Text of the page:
The New Museum's second triennial exhibition, The Ungovernables—which follows 2009's Younger Than Jesus—opened on Wednesday, and it's much, much more engaging and satisfying than its overcrowded and too-predictable predecessor. (There are, to be fair, a couple of impressively bad works in this show as well.) Though it features a surprising number of paintings, sculptures and drawings, it also abounds in new media, installation, performance and ephemeral works by loosely formed collectives and continent-spanning collaborative groups, making it all the more true to its title. These are The Ungovernables' least governable artworks.
Ala Younis, Masao Adachi & Koji Wakamatsu, Doa Aly, Cevdet Erek and Kamal Mufti's "Tin Soldiers": Only intelligible from a certain vantage point in the NuMu's lobby gallery, these 8-bit army men are like a chiptune remix of Holbein's "The Ambassadors."
Adrian Villar Rojas's "A Person Loved Me": This crash-landed Styrofoam space station is like sci-fi Cyprien Gaillard—and possibly part of a model from Aliens.
Jose Antonio Macotela's "Habemus Gasoline": This DIY (and functional!) crude oil refinery made from parts of a tequila distiller is so ungovernable it's defying a U.S.-Mexico trade agreement!
Cinthia Marcelle's "ALL THIS THIS HERE": If nobody steps in this piece's puddle between now and April 22, when The Ungovernables closes, it will be a miracle.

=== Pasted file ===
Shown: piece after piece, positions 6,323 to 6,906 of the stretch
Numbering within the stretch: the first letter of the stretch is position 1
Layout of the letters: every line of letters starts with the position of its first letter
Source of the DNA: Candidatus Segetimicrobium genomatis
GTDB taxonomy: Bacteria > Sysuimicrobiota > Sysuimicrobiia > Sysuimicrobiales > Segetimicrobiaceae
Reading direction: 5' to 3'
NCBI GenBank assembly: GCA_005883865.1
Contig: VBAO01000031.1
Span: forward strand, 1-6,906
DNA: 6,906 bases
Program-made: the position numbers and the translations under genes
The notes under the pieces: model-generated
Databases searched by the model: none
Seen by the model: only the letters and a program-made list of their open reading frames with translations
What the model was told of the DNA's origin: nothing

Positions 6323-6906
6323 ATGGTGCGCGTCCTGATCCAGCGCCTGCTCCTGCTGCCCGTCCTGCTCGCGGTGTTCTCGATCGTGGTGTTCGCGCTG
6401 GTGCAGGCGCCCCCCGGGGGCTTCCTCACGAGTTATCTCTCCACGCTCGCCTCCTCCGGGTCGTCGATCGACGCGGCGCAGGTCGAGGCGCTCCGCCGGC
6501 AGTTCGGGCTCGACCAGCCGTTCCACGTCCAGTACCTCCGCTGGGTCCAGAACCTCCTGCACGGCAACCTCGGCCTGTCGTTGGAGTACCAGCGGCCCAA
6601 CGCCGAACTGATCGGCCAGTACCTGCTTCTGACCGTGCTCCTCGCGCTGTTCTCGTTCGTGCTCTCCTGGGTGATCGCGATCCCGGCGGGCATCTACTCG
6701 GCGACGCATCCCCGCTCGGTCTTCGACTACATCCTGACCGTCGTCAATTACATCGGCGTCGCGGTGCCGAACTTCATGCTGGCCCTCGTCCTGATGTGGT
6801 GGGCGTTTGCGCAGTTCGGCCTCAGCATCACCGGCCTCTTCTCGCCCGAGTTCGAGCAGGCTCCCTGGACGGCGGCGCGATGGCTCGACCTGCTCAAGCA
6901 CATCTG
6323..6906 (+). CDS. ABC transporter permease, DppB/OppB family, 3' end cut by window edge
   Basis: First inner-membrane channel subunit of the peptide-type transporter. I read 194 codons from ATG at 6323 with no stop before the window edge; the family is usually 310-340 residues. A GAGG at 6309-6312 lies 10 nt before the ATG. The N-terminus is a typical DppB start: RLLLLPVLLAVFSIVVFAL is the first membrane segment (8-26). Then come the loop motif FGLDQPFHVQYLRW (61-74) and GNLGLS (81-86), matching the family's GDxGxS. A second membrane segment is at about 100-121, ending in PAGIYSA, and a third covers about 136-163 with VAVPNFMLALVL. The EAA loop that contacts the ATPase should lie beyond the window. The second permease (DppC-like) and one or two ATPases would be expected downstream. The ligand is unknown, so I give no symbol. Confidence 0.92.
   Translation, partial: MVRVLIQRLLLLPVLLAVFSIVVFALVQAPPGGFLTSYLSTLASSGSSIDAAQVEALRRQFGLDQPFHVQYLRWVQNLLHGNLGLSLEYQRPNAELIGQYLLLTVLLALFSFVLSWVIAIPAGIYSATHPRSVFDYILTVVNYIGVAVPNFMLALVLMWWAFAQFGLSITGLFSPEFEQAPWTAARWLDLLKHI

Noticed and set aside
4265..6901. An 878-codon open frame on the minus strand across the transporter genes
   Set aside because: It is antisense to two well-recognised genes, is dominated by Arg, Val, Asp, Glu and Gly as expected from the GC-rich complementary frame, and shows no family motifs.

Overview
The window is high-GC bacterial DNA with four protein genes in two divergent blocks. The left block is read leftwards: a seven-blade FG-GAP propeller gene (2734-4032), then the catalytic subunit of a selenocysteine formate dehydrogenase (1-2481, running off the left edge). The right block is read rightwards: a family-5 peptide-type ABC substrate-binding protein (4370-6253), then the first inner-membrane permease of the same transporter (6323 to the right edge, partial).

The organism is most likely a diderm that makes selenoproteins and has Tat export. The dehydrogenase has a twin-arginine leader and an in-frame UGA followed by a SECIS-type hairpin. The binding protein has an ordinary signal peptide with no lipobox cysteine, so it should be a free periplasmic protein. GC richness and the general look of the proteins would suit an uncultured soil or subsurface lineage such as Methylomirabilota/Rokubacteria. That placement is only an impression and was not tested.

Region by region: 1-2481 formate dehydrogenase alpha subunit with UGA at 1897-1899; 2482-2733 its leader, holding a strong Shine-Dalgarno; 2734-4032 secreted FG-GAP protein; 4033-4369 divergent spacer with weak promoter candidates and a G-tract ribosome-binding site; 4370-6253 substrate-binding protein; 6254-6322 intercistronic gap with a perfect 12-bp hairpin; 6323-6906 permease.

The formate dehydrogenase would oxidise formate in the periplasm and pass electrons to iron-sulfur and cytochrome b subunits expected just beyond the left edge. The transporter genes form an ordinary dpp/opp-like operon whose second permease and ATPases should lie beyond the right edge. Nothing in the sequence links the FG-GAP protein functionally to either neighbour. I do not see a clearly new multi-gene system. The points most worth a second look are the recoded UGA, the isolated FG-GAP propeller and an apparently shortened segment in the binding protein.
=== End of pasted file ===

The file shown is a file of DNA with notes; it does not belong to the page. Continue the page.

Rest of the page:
Rita Ponce de Leon's "Acepto que nada es mio (I accept that nothing is mine)": This collection of tiny, tiny drawings on view in a table-top display case is ungovernable by virtue of both its radical distortion of scale and almost impossible to fully appreciate level of detail.
Abigail DeVille's "Dark Day": Installed in the NuMu's always challenging shaft space in the staircase between the third and fourth floors, DeVille's messy piece made of found trash is pure anarchy and impossible to see in full.
Julia Dault's "Untitled 19 (3:00pm - 8:30 pm, February 4, 2012)": Diault's sculptures are terrific, specifically this one with its kaleidoscopic lower third. They're also terrifying because they seem forever poised to spring on viewers like some sort of art rat trap.
Pilvi Takala's "The Trainee/Working at Deloitte for a Month": If The Office were actually a documentary about a real workplace, it would be a lot like this hilarious bit of performance art/readymade absurdism, for which Takala took an office job and spent all day very deliberately and clearly doing nothing while her bewildered colleagues grew increasingly flabbergasted.
Rayyane Tabet's "1989": This strange bit of architectural distortion looks like a remnant from the NuMu's just-closed Carsten Holler show.
Pratchaya Phinthong's "What I learned I no longer know; the little I still know, I guessed": Cleverly, but also depressingly, Phinthong's pile of Zimbabwean bills is more valuable as an artwork than as currency.
The New Museum's 2012 triennial, The Ungovernables is on view through April 22.
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